Hi-tech Tools Can Better Predict Droughts, Flood

Professor Zong-Liang Yang

In 2012, professor Zong-Liang Yang was in the Netherlands speaking at a workshop on extreme weather. It was the year after the worst recorded single-year drought in Texas history. Yang made colleagues an offer: hold the next biannual conference in Texas and the University of Texas at Austin would host it.

Last week, Yang and more than 80 of the some of the world’s top water and climate experts from Japan, China, the Netherlands, Germany, India and elsewhere gathered at UT-Austin to talk about advances in extreme weather forecasting and how to use that information to prepare for future droughts, floods and other extreme weather events.

“This is the right topic, and Texas is the right place to discuss it,” said Yang, a professor in the Department of Geological Sciences at the Jackson School of Geosciences and director of the Center for Integrated Earth System Science.

Among the presenters were Jackson School alumni Matthew Rodell, with NASA’s Goddard Space Flight Center, Tim Hoar, of the National Center for Atmospheric Research, and Robert Mace, with the Texas Water Development Board. Other presenters included Soroosh Sorooshian from the University of California–Irvine, Gianpaolo Balsamo, of the European Centre for Medium-Range Weather Forecasts in England, and Zhicong Yin from the Beijing Meteorological Bureau in China.

Among the highlights, new technology has allowed scientists to develop better climate models and measurements. Now, at conferences like this one, Yang said the goal is to figure out how to combine these tools to better predict droughts and floods.

It’s also a chance to more quickly move scientific advances into the real world.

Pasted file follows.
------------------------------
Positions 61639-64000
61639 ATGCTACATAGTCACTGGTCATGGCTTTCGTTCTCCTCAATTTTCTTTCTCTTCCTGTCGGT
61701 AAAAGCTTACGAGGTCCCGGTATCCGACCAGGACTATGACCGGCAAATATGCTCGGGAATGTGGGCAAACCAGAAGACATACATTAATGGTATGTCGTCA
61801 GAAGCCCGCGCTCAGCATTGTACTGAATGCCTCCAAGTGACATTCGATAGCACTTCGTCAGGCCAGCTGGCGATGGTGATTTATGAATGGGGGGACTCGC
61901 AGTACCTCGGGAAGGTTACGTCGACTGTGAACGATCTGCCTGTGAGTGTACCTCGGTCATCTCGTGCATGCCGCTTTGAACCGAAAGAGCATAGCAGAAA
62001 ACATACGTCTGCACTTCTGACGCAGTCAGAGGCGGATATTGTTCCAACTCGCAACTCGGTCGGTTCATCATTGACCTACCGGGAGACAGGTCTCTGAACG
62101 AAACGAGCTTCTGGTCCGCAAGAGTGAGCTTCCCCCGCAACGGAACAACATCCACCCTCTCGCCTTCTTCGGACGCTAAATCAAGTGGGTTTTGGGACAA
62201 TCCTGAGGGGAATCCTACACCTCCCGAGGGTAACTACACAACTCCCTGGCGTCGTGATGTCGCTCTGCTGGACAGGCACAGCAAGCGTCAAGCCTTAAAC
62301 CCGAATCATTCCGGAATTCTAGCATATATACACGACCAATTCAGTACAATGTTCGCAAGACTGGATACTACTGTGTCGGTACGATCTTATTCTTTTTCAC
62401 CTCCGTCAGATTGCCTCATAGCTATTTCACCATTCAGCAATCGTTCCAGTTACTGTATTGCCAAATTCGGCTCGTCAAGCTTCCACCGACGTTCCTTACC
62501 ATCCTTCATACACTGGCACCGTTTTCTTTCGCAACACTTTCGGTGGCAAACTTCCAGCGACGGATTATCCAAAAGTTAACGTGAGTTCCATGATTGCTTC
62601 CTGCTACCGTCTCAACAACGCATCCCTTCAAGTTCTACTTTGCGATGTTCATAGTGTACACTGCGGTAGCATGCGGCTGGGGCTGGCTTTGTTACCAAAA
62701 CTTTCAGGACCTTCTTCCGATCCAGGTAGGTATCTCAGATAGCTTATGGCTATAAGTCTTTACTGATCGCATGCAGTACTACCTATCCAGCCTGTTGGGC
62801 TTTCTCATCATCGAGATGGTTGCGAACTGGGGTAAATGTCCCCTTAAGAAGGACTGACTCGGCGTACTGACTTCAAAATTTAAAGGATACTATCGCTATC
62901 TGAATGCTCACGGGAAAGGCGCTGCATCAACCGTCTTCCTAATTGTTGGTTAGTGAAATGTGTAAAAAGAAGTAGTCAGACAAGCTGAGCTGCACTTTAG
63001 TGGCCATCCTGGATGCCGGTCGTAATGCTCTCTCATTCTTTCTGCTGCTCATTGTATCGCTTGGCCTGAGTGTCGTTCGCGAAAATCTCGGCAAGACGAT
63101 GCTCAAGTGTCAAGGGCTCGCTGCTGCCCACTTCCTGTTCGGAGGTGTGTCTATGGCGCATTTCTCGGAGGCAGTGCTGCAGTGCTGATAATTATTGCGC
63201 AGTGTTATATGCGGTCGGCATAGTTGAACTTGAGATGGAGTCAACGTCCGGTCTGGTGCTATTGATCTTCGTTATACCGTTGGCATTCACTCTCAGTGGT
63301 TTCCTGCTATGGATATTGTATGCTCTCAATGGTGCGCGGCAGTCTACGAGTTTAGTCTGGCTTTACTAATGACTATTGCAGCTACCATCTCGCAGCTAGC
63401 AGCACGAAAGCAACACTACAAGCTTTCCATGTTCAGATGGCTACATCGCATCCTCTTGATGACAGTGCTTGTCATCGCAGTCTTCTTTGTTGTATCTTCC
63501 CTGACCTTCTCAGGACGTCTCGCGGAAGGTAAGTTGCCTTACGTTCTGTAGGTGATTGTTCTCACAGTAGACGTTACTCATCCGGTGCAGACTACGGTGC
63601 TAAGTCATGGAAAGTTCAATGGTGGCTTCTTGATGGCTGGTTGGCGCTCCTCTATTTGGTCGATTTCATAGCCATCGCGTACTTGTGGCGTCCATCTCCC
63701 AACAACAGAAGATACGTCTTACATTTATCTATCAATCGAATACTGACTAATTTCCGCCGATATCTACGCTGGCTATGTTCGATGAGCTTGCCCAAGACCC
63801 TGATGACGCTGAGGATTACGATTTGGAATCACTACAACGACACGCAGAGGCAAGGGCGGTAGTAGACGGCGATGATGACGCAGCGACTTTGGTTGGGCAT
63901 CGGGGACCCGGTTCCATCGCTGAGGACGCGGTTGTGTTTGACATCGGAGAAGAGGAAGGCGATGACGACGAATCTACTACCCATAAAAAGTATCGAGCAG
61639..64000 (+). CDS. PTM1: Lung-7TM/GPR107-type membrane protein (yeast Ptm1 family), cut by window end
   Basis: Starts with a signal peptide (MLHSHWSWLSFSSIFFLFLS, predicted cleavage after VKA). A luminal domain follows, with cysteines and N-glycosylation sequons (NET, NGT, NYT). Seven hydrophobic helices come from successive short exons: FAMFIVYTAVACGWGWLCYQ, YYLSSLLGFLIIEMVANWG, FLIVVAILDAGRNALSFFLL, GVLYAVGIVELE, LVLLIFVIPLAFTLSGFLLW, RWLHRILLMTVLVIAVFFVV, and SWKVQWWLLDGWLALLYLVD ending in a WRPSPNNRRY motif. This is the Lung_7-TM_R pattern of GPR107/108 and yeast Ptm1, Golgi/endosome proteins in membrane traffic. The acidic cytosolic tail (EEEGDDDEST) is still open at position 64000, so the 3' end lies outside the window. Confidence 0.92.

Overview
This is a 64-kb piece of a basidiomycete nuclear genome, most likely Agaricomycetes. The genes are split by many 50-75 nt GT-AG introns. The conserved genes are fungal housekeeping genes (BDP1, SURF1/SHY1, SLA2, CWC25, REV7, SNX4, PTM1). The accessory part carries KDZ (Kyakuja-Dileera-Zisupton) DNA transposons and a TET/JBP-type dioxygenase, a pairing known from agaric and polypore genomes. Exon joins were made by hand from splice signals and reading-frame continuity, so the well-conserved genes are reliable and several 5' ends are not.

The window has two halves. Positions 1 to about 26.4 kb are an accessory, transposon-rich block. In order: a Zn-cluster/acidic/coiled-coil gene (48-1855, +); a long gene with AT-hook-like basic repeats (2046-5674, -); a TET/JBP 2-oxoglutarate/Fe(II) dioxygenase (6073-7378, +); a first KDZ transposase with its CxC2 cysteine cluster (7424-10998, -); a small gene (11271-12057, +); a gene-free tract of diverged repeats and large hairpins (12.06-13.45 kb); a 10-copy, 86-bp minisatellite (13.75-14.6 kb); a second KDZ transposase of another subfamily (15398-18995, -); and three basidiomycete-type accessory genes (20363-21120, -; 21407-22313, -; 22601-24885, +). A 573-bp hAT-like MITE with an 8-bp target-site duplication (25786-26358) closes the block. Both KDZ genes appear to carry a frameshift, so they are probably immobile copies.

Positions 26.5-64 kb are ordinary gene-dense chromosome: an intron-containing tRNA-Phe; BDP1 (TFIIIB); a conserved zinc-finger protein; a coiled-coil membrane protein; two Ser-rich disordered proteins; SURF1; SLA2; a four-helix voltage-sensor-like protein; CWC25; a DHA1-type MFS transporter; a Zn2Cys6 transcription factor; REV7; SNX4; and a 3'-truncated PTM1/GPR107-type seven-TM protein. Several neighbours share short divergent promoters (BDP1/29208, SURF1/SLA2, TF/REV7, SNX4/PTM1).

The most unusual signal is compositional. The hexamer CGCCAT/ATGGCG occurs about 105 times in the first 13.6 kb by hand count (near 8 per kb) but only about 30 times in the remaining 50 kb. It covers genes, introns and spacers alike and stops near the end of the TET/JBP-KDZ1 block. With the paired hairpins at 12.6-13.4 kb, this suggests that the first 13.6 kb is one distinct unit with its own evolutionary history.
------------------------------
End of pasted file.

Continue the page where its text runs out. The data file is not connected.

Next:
“When the research community develops something, it usually takes years, sometimes decades, to see its utilization in the operational world,” said Yang. “Scientists work in an ivory tower, and we want to see our results benefit the decision-making process.”

Particularly decisions being made by water resources managers, Yang added. For example, knowing how much moisture is in the soil for crops would help inform water supply planning.

Scientists from the Bureau of Economic Geology at the Jackson School previewed a soil moisture monitoring network in Texas that will start collecting data in November. Being able to accurately measure soil moisture could potentially help forecast drought and floods and inform Texans about its current water use and future needs.

“No more ballpark [forecasting],” said Yang. “It’s time for modern technology to be utilized in the operational community.”

A workshop special issue will be published by the journal Hydrology and Earth System Sciences.

Soroosh Sorooshian from the University of California–Irvine


The 6th International Workshop on Catchment Hydrological Modeling and Data Assimilation was held jointly with the 3rd International Workshop on Data Assimilation for Operational Hydrology and Water Management of the Hydrologic Ensemble Prediction Experiment in Austin on Sept. 8-12, 2014.